Asteroid Impact =/= threat



Asteroids don’t matter - Impacts are too small or too improbable

Bennett 10 (James Bennett is an Eminent Scholar and William P. Snavely Professor of Political Economy and Public Policy at George Mason University, and Director of The John M. Olin Institute for Employment Practice and Policy, “The Chicken Littles of Big Science; or, Here Come the Killer Asteroids!” The Doomsday Lobby, 164-166. TDA)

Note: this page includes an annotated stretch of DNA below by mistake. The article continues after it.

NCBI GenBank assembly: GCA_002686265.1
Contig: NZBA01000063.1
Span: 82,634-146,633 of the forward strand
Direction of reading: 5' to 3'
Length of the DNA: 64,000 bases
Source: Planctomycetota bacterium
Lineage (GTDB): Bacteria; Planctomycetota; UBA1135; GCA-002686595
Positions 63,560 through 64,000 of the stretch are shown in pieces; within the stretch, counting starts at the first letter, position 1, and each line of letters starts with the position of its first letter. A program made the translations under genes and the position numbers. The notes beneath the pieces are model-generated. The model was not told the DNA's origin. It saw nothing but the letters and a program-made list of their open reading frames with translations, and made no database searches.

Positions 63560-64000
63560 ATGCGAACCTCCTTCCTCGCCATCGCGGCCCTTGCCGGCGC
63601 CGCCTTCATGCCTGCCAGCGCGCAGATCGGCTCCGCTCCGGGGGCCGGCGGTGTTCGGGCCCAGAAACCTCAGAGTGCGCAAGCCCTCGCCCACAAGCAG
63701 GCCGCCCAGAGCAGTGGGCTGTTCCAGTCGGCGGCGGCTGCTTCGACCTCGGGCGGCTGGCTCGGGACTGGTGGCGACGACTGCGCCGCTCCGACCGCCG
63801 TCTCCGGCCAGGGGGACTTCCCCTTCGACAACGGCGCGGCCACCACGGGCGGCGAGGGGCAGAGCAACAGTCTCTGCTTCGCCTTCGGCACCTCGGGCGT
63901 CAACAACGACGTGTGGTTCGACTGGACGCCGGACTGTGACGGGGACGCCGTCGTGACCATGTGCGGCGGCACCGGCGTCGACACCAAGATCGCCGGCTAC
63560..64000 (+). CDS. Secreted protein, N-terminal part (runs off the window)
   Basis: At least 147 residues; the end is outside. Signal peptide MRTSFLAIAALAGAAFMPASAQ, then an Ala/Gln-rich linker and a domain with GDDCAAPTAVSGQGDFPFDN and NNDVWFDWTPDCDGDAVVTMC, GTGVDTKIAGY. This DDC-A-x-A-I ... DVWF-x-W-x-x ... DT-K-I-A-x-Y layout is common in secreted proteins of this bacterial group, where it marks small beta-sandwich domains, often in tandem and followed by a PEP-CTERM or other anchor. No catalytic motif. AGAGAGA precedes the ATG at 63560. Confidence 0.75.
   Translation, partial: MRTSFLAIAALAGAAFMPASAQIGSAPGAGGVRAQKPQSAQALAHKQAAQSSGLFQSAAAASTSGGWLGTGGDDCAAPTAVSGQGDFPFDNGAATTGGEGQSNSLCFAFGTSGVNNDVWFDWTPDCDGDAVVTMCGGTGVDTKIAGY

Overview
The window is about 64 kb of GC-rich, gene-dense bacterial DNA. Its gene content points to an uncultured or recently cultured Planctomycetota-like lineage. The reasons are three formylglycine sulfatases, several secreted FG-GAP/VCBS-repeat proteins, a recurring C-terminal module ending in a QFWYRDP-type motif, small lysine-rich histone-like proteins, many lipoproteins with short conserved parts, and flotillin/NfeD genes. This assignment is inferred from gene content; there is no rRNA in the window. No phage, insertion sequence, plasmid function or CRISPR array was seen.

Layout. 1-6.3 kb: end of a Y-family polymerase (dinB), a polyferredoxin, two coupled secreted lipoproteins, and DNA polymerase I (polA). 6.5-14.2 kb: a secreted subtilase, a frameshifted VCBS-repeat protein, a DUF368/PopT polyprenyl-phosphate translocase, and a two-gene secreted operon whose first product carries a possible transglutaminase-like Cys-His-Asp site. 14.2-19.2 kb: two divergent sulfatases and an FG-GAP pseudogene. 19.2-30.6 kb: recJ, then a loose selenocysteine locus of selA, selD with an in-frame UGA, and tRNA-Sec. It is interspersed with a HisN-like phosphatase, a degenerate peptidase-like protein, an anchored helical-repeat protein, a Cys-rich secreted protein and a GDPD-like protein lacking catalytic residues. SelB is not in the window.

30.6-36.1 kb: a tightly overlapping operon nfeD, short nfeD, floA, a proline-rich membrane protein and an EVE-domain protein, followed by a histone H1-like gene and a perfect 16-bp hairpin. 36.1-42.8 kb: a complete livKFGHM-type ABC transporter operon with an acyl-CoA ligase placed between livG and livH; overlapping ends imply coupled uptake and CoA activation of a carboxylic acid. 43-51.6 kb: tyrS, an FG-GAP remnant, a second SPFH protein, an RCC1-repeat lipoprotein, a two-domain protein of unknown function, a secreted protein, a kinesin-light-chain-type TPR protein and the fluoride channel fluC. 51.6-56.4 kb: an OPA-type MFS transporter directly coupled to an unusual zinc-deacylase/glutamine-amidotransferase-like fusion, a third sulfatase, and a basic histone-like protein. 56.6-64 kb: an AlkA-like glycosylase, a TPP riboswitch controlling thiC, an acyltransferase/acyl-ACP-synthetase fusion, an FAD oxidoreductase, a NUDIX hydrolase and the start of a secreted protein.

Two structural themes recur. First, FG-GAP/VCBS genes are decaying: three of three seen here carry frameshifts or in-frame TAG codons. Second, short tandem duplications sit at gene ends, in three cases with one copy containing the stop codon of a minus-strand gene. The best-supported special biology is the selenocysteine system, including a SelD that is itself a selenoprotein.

The smallest falling bodies, those with diameters under a few meters, are of “no practical concern,” says Chapman, and in fact they are to be desired, at least by those who keep their eyes on the skies watching for brilliant fireballs whose burning up in the atmosphere provides a show far more spectacular than the most lavish Fourth of July fireworks. Even bodies with diameters of 10–30 meters, of which Chapman estimates six may fall to earth in a century, cause little more than broken windows. They explode too high in the atmosphere to cause serious harm. The next largest potential strikers of Earth are those in the Tunguska range of 30 meters–100 meters. The shock waves from the atmospheric explosion would “topple trees, wooden structures and ignit[e] fires within 10 kilometers,” writes Chapman. Human deaths could result if the explosion took place over a populated area. Though Chapman estimates the likelihood of a Tunguska occurring in any given century at four in ten, it is worth noting that there is no evidence that such an explosion has killed a single human being in all of recorded history. Either we’re overdue or that 40 percent is high. Moreover, given that the location of such an explosion is utterly unpredictable, it would be far more likely to happen over an ocean or a desert than over, say, Tokyo or Manhattan. The after effects would be minimal, and Chapman says that “nothing practical can be done about this modest hazard other than to clean up after the event.” In fact, “It makes no sense to plan ahead for such a modest disaster… other than educating the public about the possibility.” The cost of a telescopic survey capable of picking up bodies of such diminutive size would be prohibitive. It would be the ultimate Astronomers Full Employment Act. A body of 100 meters–300 meters in diameter would either explode at low altitude or upon impact with the ground; it would be “regionally devastating,” but Chapman pegs the chances of such a catastrophe at 1 percent per century. A small nation could be destroyed by the impact of a body of 300 meters—1 km in diameter, or a “flying mountain” of sorts, which would explode with energy yield ten times more than “the largest thermonuclear bomb ever tested.” If striking land, it would carve out a crater deeper than the Grand Canyon. If it hit a populated area, the death toll could be in the hundreds of thousands. The likelihood of such a collision Chapman estimates at 0.2 percent per century. An asteroid or comet of 1–3 kilometers in diameter would cause “major regional destruction,” possibly verging on “civilization-destruction level.” Chapman puts the chances of this at 0.02 percent per century. The impact of a body more than 3 kilometers in diameter might plunge the Earth into a new Dark Age, killing most of its inhabitants, though the chances of this are “extremely remote” — less than one in 50,000 per century. Finally, mass extinction would likely occur should a body greater than 10 kilometers pay us a visit, though the chances of this are less than one in a million every century, or so infinitesimal that even the most worry-wracked hypochondriac will not lose sleep over the possibility. In fact, for any impact with a Chapman-calculated likelihood of less than one in a thousand per century, he concedes that there is “little justification for mounting asteroid-specific mitigation measures.” The chance of a civilization-ender is so remote that he counsels no “advance preparations” — or almost none. For Chapman recommends further study of NEOs, as well as investigation into methods of their diversion. 82 This is exactly what the NEO lobby wants.